Rules for dating a jewish girl
23, 2009, on the shores of Lake Winnipesaukee in New Hampshire. *** Soon after my bar mitzvah, just as I was discovering my interest in the opposite sex, I began to be bombarded with information about intermarriage—about how one in every two Jewish people would marry a non-Jew and how more than half of the children of those unions would not be raised Jewish. But as I fell in love with her, she fell in love with me—and with my Judaism as well., an online newspaper for Orthodox Jewish college students, I had received several submissions like this before, and I braced myself for yet another lament on dating.But as I continued to read through the article, I saw that it actually discussed a very relevant issue that has confronted many in my community.In Vayikra Chapter 25 verse 17, the Torah commands: “And you shall not hurt (the feelings of) one another and you shall fear Hashem, for I, Hashem, am thy Lord.” Rav Hirsch explains that since the prohibition in an earlier verse (14) refers to hurting another financially, this verse cannot possibly mean the same.Therefore, Rav Hirsch concludes that it is an extension of the prohibition of hurting someone in business dealings, which includes the prohibition of hurting someone’s feelings either by words or by deeds.Last summer, I experienced this pressure first-hand.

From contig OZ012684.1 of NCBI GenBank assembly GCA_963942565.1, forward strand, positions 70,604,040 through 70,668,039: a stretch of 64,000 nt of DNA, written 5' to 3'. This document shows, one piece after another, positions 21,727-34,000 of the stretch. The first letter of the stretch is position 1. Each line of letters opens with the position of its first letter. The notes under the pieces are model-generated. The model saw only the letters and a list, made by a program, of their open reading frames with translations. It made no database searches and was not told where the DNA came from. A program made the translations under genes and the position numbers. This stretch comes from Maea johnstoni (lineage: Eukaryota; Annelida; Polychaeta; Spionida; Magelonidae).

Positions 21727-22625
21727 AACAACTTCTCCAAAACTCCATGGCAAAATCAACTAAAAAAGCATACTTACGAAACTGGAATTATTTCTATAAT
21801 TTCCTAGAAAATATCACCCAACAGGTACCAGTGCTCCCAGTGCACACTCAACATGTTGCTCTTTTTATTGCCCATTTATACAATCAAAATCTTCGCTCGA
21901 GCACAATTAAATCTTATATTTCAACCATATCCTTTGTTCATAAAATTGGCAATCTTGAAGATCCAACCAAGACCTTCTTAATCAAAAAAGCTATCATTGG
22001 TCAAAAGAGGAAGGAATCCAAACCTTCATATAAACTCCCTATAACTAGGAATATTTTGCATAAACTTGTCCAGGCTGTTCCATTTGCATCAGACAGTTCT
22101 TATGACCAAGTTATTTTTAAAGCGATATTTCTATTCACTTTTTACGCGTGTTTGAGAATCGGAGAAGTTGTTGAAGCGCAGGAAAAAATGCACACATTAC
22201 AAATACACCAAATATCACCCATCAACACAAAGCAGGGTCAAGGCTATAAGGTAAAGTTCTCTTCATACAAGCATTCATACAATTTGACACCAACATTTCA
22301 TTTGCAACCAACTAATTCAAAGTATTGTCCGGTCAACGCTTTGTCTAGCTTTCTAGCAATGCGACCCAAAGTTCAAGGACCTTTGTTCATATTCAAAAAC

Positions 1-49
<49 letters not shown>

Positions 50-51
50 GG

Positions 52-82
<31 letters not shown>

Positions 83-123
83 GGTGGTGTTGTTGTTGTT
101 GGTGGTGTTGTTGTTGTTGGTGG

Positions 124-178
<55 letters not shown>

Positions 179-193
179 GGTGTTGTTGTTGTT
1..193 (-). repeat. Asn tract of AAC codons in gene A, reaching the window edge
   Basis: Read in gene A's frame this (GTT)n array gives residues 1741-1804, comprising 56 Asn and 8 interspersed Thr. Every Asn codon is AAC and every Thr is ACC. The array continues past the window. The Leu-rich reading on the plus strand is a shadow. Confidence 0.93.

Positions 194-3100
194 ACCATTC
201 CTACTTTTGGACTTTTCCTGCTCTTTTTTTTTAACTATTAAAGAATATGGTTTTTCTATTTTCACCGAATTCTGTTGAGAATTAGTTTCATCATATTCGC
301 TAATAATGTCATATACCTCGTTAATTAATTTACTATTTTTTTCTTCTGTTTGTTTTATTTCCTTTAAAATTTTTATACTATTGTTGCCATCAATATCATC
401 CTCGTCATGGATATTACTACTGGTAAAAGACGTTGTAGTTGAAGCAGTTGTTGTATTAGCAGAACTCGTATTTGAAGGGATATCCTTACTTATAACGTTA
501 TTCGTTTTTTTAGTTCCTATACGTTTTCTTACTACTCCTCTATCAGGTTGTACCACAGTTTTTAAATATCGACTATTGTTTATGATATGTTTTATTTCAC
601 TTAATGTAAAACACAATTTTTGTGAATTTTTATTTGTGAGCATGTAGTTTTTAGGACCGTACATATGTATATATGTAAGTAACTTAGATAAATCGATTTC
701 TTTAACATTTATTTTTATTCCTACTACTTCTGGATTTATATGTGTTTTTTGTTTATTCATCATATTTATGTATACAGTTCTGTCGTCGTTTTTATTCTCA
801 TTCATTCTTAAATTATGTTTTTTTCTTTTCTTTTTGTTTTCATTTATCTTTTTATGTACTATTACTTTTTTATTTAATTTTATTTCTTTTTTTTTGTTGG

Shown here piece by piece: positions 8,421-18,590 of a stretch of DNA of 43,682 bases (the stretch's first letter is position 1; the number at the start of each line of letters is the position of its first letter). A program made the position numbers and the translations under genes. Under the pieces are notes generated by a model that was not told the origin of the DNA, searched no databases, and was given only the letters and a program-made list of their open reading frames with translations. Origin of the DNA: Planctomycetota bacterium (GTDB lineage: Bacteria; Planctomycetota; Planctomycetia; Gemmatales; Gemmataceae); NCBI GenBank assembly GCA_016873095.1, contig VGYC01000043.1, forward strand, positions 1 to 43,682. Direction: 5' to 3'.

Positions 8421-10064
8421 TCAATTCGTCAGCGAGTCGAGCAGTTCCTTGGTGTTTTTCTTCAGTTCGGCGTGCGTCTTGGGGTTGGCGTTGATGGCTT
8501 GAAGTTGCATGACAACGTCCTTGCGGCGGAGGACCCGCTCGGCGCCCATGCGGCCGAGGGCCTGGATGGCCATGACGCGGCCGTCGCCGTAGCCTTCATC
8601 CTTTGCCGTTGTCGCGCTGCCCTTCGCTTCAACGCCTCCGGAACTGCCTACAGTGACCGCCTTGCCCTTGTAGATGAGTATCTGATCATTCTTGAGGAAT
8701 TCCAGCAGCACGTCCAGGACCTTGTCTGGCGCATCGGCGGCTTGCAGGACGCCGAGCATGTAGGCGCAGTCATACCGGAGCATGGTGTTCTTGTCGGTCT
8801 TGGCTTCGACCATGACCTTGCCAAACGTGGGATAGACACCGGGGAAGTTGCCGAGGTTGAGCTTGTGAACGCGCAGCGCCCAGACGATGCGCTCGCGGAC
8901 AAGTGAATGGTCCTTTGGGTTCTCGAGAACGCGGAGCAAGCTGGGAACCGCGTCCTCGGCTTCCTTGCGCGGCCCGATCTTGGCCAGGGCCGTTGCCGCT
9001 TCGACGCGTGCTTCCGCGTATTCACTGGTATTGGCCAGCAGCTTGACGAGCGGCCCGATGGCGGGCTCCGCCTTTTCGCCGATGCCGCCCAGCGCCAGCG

She wrote, "Whether or not you agree with system, the system remains the same." The "system" to which this woman referred is the Orthodox Jewish world of dating and all of the pressure it exerts on those attempting to navigate through it.The position the rabbi advocated was completely out of touch with my reality, and as far as I could see, he seemed unwilling to even consider the needs of a diverse and changing community.As repeatedly shown in the media, Orthodox Judaism is notorious for its emphasis on marriage, and true to this reputation, our leaders tend to advocate marriage at a young age.There is no reference to excommunication or dissolving such marriages either in chapter 10, 13 or elsewhere in Nehemiah.Forced divorce and excommunication of foreign women previously married to the Jews of Israel does ocur in Ezra chapter 10.